Why is London so dominant in the UK?

BBC reporter and economist Evan Davis came to the university as part of the SEE Talks; a student run organisation to bring speakers to the university. BSci Maths and Finance student Alex Crosby was there…

SEE Talks are a series of talks about macroeconomic issues and their wider influence in the world. As part of this, BBC presenter and Economist Evan Davis came to the University of Exeter to discuss “Why is London so dominant in the UK?

Evan Davis is an economist, journalist and presenter

It seems London’s size is unique in the UK and growing every year; its size draws in new workers, increasing the size and bringing in more workers. This cycle has encouraged a vast amount of investment into London, both domestic and foreign, bringing about new infrastructures and projects within the city. Yet some worry that whilst London is thriving other areas of the UK are being neglected and that in fact we should halt investment in London and use it in other parts of the country. But is this efficient?


Hours worked in London are 29 per cent higher than the UK average and their productivity is the highest out of all UK cities. This highlights the benefits that London, as a glomeration, has on the UK’s economy. Glomerations are the idea that taking 15 per cent of the population and squeezing it into a small area makes them more productive. It explores the benefits gained from condensing people together such as information overspill from neighbours, collaboration and competition, increasing overall output. The idea that neighbours help is widely held, and so we see many businesses locating themselves next to companies they believe will help their productivity. This can be seen in Silicon Valley, Canary Warf and Salford Quays, to name a few.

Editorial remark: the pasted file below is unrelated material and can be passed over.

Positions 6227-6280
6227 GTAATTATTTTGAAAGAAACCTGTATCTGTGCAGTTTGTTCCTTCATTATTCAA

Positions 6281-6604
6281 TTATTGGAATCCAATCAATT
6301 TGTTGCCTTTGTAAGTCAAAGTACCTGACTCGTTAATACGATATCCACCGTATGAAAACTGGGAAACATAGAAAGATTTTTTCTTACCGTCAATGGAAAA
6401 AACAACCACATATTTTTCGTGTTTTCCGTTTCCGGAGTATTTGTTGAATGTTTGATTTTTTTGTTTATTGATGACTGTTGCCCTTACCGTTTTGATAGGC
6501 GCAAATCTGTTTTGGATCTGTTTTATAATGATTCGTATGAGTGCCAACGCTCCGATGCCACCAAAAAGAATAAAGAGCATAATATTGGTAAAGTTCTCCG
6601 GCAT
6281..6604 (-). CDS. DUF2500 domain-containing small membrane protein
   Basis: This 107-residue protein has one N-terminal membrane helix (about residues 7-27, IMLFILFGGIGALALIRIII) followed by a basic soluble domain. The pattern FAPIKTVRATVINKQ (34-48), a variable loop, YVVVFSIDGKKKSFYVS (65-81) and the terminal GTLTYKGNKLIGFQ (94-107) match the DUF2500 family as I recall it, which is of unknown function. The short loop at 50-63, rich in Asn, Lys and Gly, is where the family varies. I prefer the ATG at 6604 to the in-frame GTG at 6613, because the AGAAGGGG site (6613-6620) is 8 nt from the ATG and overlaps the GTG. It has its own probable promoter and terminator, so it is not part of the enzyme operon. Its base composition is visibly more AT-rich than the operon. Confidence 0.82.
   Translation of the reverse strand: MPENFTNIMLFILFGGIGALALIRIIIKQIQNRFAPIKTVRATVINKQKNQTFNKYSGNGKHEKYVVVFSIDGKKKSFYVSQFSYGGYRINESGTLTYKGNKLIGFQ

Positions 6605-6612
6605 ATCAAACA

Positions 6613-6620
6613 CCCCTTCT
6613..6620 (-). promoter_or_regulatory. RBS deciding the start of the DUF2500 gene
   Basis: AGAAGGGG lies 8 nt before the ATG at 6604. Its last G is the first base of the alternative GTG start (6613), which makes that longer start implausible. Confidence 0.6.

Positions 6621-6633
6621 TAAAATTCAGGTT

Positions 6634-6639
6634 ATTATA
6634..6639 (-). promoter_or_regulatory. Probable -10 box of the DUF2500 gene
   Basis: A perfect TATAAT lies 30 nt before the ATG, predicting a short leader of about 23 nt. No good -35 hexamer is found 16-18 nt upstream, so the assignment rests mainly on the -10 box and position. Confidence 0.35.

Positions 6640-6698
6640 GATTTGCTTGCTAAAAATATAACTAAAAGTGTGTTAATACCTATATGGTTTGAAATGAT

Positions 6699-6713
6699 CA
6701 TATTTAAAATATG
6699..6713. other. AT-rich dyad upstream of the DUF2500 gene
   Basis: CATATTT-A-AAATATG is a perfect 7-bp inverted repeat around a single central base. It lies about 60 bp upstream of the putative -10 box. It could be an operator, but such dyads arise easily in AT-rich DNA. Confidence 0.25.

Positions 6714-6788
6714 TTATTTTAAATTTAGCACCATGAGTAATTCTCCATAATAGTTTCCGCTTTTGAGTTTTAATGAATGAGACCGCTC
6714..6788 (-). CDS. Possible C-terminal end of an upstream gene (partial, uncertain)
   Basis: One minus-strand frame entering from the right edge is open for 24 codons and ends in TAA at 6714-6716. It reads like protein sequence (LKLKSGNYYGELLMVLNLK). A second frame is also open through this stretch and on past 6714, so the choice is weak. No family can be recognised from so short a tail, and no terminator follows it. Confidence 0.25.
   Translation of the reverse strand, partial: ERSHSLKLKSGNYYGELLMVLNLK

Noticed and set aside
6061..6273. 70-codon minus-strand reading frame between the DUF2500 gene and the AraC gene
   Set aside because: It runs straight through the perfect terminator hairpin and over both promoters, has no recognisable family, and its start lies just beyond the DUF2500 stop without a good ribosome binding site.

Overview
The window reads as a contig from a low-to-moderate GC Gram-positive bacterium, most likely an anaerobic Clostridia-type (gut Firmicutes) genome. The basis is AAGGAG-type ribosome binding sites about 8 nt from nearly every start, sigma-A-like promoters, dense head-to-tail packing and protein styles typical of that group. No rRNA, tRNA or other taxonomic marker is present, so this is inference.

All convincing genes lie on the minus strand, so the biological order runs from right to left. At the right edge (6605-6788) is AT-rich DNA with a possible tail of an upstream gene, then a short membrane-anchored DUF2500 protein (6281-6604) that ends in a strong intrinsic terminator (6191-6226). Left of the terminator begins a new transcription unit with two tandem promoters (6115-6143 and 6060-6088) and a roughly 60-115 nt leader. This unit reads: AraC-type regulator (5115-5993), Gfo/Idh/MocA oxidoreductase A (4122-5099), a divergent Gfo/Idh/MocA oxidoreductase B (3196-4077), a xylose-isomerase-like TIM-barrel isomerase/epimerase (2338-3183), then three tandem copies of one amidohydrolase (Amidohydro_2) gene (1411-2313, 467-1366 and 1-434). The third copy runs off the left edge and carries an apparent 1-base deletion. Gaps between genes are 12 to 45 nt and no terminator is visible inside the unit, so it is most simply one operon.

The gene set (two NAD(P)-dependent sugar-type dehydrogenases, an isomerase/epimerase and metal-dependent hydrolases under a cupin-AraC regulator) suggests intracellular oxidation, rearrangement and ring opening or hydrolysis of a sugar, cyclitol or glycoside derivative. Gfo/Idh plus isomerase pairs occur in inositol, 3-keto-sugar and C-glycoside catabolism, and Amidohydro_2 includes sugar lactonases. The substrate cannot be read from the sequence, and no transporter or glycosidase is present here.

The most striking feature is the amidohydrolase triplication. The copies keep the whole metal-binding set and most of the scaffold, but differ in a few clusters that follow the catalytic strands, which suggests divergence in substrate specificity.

This ignites the idea that we should focus on a second city in the UK, whilst London specialises in Financial Services the other could specialise in another sector. Evan then brought up the idea of connecting the larger cities in the north to create this ‘second city’. Yet to achieve this we would need a lot of time and investment into their infrastructure. It would also involve many businesses having to relocate and merge to eliminate the spread and create specialised hubs. He explores this idea more in his mini series ‘Mind The Gap’.


In the Q&A portion of the talk Evan was asked who he believed would need to lead this change. The government could implement rules and restriction, as they did when they restricted office builds in Birmingham, but businesses may not relocate to where the government aimed them. All in all, it is investment which will spark this process and so we either need to encourage foreign investment into other locations, or relocate investment from London.

He was also asked if our continental colleagues experience the same issue. France experiences the same issue with Paris, but Germany has many large cities all specialising in different areas. However, this is due to each of the countries history. When Germany was split up, each sector had a dominant city which produce most of their output, so when Germany was unified it already had the infrastructure to lay way for  the economy they have today.

To summarise, Evan believed that although London’s success can be addictive we must ensure that we offer choices. That people can choose to live in the hustle and bustle of a city or in the quaint splendor of the countryside.

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